Jin Brandl reported that the WCAMP is now fully on line, with reports available on sulfur dioxide measurements for October and November. In addition, a preliminary report on volatile organic chemicals (VOCs) monitored on Roche’s property independently of the WCAMP for the period mid-August through mid-November 2002 is also available. These data will be distributed directly by EnviroPlan to NJDEP, Roche, PPL, Drs. Weiss and Weisel and the CAP’s chairperson. In addition, as soon as a reporting format is developed and approved by the Roche CAP and the Air Quality Advisory Panel, summary reports will be posted on the Roche CAP’s website for public review. Finally, each CAP member will be able to instruct EnviroPlan to conduct a random sample of VOCs on a monthly basis at Roche’s expense.

Steve Ross and Bud Allen reported on the Air Quality Advisory Panel’s Benchmarks Committee’s discussion of a summary reporting format. Bud noted that there would typically be an ongoing three-month lag in receipt of VOC results from the laboratory, which is the same lab used by NJDEP. He was hopeful that a representative from NJDEP would participate in the open house being planned for the spring to help explain the air monitoring results and their health implications.

Doug Smyth suggested that the air monitoring data for VOCs be compared with predictive models to see if the models were on target. He also questioned the possibility of synergies and interactions of different VOCs that might be present.

In reviewing the preliminary data on VOC measurements on Roche’s property, the CAP members noted that the reading for chloroform significantly exceeded the NJDEP’s health benchmark. In addition, the state’s computer model of chloroform concentrations in Warren County, based on 1996 data used by the National Air Toxics Assessment, was much higher than for other parts of New Jersey, including urban areas. These samples were taken on Roche property and not at the monitoring station at the Belvidere High School. Jim Brandl noted that Roche does have air permits that include discharge of chloroform and would expect low levels (parts per billion) to be present. To date only one sample has been taken at station no.1. Jim Brandl suggested that the CAP reserve judgment on whether this warranted concern until more results are collected from the WCAMP.

The CAP agreed that a suitable format for reporting summary results of the air monitoring program needed to be developed and requested that the Air Quality Advisory Panel recommend such a format, which would then be used to make results available to the public. This format would compare actual monitoring results with appropriate health benchmarks, so that some kind of assessment of the health implications of the air quality data could be done. It would also allow comparison between the readings found by the WCAMP with those found by NJDEP in other parts of the state.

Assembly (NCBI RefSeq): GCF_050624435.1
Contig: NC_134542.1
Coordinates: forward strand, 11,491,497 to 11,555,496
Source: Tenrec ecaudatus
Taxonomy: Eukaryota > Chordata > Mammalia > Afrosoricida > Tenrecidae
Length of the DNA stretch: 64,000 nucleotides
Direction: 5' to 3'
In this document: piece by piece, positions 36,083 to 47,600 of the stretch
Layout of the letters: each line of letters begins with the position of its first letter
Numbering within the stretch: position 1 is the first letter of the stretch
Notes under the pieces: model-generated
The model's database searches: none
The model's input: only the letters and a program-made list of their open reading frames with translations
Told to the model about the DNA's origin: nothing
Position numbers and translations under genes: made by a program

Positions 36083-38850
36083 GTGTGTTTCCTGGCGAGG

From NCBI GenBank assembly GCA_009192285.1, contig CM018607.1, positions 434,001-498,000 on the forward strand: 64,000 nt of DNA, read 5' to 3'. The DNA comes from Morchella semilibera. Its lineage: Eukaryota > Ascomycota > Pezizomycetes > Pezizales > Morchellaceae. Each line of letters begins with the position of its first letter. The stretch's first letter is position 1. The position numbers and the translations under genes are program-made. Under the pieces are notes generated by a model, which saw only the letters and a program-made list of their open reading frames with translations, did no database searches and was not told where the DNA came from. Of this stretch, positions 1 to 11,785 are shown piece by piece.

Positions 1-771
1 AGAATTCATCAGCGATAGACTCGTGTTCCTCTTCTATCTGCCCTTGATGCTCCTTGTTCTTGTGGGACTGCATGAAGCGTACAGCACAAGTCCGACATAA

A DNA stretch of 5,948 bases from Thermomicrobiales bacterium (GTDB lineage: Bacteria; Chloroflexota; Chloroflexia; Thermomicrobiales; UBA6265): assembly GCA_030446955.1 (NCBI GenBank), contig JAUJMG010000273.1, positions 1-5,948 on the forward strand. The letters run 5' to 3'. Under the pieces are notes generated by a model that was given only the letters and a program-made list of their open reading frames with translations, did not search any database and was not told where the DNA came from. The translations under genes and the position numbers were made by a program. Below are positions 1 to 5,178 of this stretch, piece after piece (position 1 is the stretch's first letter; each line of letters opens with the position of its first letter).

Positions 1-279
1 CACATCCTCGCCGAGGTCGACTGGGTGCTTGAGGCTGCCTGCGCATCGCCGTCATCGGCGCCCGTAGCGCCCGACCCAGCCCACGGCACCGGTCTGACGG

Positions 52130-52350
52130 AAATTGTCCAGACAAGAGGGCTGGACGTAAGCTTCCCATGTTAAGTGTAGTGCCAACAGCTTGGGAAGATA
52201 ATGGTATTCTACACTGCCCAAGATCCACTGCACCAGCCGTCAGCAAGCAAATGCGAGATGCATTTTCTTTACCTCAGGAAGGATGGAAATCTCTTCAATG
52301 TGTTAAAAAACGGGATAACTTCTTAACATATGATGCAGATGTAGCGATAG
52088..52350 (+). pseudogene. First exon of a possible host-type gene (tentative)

Some CAP members felt that these summary reports, and not the raw monitoring data, should be posted on its website, since the raw data would be very confusing and difficult for laypeople to understand. Other members thought the complete data reports submitted by EnviroPlan should also be made available. The Panel decided to reserve judgment until its February meeting, when it will hear the views of the AirQAP and see the reporting format recommended by the AirQAP.

Status of SEP 2 Asthma Study

Jim Brandl reported that the asthma study would begin in January 2003 with four categories of participants, more than 80 of whom are in category one, comprised of students with doctor-diagnosed asthma who also have asthma symptoms. The study will be extended through the end of the school year, at Roche’s expense. The CAP requested that Dr. Weiss be present at its February meeting to discuss the status of the study further.

Status of SEP 3 – Community Alerting System

Jim Brandl noted that the NJDEP’s air monitoring website forecasts air quality using a pollution index for nine regions of the state. People can sign up to receive email alerts of unhealthy air quality, based on forecasts for ozone and particulates. The WCAMP data could be sent directly to NJDEP’s website electronically, using a dedicated phone line, so that DEP could use the WCAMP data in its pollution index predictions. The agency could then email and/or call concerned residents who register to alert them when unhealthy air quality is predicted. Then, in a year or so, the DEP could refine its model for predicting air quality based on the extensive data provided by the Warren County air monitoring program.

The CAP agreed with this approach. Public Open House

Steve Ross reported that the AirQAP is planning an open house and public meeting this spring and would welcome co-sponsorship and participation by the Roche CAP. Steve will forward the event plan now under consideration to the CAP for further discussion at its February meeting.


Steve reported that the Chemistry Council of New Jersey will hold its annual CAPFest event on February 12 and all interested CAP members are invited to attend.

The meeting adjourned at 9:45 p.m.